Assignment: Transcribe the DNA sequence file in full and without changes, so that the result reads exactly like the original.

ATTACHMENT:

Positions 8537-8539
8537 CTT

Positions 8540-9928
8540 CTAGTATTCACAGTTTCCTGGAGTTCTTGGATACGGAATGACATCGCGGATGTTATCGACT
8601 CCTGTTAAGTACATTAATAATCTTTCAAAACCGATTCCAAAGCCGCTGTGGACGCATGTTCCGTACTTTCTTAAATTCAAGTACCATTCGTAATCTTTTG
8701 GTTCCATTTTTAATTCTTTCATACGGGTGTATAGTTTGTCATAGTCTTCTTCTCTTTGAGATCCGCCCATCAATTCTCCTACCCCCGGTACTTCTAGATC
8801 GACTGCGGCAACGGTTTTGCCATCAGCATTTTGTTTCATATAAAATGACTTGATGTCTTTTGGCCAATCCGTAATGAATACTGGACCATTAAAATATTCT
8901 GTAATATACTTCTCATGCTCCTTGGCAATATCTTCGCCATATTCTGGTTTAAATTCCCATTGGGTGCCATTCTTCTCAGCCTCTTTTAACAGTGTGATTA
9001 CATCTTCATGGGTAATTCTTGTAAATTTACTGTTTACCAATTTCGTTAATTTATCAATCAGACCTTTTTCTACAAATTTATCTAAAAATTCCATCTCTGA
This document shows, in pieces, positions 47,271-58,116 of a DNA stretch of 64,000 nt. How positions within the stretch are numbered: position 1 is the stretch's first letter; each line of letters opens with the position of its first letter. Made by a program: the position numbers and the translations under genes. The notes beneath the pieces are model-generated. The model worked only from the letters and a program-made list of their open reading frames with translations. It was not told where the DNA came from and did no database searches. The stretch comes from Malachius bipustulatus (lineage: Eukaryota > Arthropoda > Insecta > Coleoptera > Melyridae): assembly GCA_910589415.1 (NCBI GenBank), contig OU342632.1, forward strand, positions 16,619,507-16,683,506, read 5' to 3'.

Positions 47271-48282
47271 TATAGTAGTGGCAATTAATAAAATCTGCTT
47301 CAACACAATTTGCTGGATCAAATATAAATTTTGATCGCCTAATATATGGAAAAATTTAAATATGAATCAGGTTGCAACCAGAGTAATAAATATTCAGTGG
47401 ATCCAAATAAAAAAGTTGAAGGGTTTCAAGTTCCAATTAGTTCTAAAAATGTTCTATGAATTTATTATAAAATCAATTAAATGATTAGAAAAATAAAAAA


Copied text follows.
Positions 8537-8539
8537 CTT

Positions 8540-9928
8540 CTAGTATTCACAGTTTCCTGGAGTTCTTGGATACGGAATGACATCGCGGATGTTATCGACT
8601 CCTGTTAAGTACATTAATAATCTTTCAAAACCGATTCCAAAGCCGCTGTGGACGCATGTTCCGTACTTTCTTAAATTCAAGTACCATTCGTAATCTTTTG
8701 GTTCCATTTTTAATTCTTTCATACGGGTGTATAGTTTGTCATAGTCTTCTTCTCTTTGAGATCCGCCCATCAATTCTCCTACCCCCGGTACTTCTAGATC
8801 GACTGCGGCAACGGTTTTGCCATCAGCATTTTGTTTCATATAAAATGACTTGATGTCTTTTGGCCAATCCGTAATGAATACTGGACCATTAAAATATTCT
8901 GTAATATACTTCTCATGCTCCTTGGCAATATCTTCGCCATATTCTGGTTTAAATTCCCATTGGGTGCCATTCTTCTCAGCCTCTTTTAACAGTGTGATTA
9001 CATCTTCATGGGTAATTCTTGTAAATTTACTGTTTACCAATTTCGTTAATTTATCAATCAGACCTTTTTCTACAAATTTATCTAAAAATTCCATCTCTGA
This document shows, in pieces, positions 47,271-58,116 of a DNA stretch of 64,000 nt. How positions within the stretch are numbered: position 1 is the stretch's first letter; each line of letters opens with the position of its first letter. Made by a program: the position numbers and the translations under genes. The notes beneath the pieces are model-generated. The model worked only from the letters and a program-made list of their open reading frames with translations. It was not told where the DNA came from and did no database searches. The stretch comes from Malachius bipustulatus (lineage: Eukaryota > Arthropoda > Insecta > Coleoptera > Melyridae): assembly GCA_910589415.1 (NCBI GenBank), contig OU342632.1, forward strand, positions 16,619,507-16,683,506, read 5' to 3'.

Positions 47271-48282
47271 TATAGTAGTGGCAATTAATAAAATCTGCTT
47301 CAACACAATTTGCTGGATCAAATATAAATTTTGATCGCCTAATATATGGAAAAATTTAAATATGAATCAGGTTGCAACCAGAGTAATAAATATTCAGTGG
47401 ATCCAAATAAAAAAGTTGAAGGGTTTCAAGTTCCAATTAGTTCTAAAAATGTTCTATGAATTTATTATAAAATCAATTAAATGATTAGAAAAATAAAAAA